05 Mar 2015
Choosing to downsize your home to a retirement community as you grow older can offer a host of benefits: living with like-minded people, easier accessibility, improved security and greater peace of mind that should your needs change a support network is in place.
However, despite the long-term practical advantages to downsizing your home, there is no doubt that can be both an emotional wrench to leave memories behind and a logistical challenge to make the move. Residents and staff from a number of Anchor's care homes and retirement villages with personal experience have helped us gather together some top tips for those moving into a smaller property. In particular all say that downsizing your life does not mean people have to leave their favourite possessions behind, it simply gives you the opportunity to select the best bits or most sentimental items to take with you on your move.
Top tips for downsizing - How to downsize your home effectively
- Moving out of a home in which you have brought up a family can feel like you are leaving fond memories behind. This does not need to be the case when you start to downsize for retirement. Rather than taking boxes of drawings, school reports, childrens' clothes and treasured-photographs to your new home, consider splitting these items by child or grandchild and making 'memory boxes' which can be given to each individual relative as a memento.
- Before auctioning off furniture, speak to family members to find out if there are any particular items which they would be keen to take. Take photographs of any furniture or ornaments which you feel you may miss but for which you may no longer have space for when you move home. If the choice of what to keep and what to get rid of seems overwhelming when downsizing, storage containers can be hired at a reasonable rate, allowing you to disperse items to family, friends and charities in your own time. Some items can be donated to the retirement village you are moving to – for example at Bishopstoke Park books can be donated to the library and gardening tools to the village shed.
- Make sure you are aware of how much storage space is included in your new home – it may be more than you think. At Anchor we appreciate that our customers are often moving from large family homes and have become accustomed to spacious accommodation. We have designed the rooms at our new developments with this in mind. For example, at our new Hampshire Lakes development in Yateley some rooms include floor to ceiling wardrobes in which we maximise storage space with hanging shoe racks, pull-out drawers and extra shelving.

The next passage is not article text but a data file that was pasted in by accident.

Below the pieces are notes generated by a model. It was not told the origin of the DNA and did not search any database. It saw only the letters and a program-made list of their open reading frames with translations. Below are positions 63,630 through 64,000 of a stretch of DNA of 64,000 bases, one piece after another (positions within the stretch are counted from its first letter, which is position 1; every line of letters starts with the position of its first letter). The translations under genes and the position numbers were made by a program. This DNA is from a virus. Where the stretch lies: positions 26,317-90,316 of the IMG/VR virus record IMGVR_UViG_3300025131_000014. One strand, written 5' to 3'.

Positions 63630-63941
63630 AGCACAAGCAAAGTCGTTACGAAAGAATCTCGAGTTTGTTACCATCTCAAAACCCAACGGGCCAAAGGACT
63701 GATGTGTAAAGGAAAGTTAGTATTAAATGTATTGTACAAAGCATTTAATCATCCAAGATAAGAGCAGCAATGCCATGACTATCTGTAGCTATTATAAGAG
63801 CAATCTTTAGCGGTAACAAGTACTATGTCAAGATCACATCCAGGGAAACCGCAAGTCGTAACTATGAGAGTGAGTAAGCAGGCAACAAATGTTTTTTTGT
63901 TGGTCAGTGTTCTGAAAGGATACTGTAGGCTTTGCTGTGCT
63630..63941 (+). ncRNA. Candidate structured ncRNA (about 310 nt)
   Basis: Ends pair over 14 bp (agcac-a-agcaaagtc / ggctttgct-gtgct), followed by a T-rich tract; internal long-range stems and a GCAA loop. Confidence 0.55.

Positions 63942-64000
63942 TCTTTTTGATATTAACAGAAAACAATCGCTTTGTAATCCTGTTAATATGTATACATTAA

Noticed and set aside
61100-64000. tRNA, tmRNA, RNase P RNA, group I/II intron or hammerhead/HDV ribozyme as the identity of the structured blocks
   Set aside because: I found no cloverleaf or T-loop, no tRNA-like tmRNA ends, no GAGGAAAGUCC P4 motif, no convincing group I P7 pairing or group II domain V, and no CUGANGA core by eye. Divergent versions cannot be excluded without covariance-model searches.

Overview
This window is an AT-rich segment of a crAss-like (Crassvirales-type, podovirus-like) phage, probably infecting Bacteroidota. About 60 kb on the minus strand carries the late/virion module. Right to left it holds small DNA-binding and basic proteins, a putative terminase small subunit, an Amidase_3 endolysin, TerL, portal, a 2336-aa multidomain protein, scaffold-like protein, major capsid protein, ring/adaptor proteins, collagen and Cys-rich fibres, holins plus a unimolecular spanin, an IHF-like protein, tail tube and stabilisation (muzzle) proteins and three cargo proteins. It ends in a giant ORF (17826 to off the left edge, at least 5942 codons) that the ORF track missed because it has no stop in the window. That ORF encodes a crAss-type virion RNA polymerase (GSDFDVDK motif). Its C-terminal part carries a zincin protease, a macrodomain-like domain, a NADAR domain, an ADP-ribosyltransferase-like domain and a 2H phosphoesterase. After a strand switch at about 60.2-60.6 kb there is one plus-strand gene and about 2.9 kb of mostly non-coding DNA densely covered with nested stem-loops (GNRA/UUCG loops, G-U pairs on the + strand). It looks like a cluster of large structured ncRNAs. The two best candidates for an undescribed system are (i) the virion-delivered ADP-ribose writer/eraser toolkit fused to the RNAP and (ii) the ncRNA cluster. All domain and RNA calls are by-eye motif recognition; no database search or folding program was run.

- Relish not having a large garden after downsizing. Our residents allow the Anchor gardeners to maintain the grounds, which can be used for walks, reading and family picnics, while still upholding their own small oasis on their balcony or terrace. Hanging plants, potted shrubs and garden furniture can be added to balconies and terraces to create ideal locations for having a drink and watching the world go by, without necessitating laborious gardening. We also have a kitchen garden area in many of our properties where people can grow their own produce.
- Most importantly when downsizing for retirement, consider the opportunities which are opening up with the relocation, rather than dwelling on what you perceive you might be losing. Anchor's retirement villages are active communities where the residents enjoy exercising in the gym, singing in the village choir, discussing literature at the book club and walking in the grounds as well as occasionally taking time to relax in the spa!
Making the downsize move is a great opportunity to take up a previously enjoyed pastime or a new hobby, learn new skills and make new friends.
Howard Nankivell is Housing Operations Director at Anchor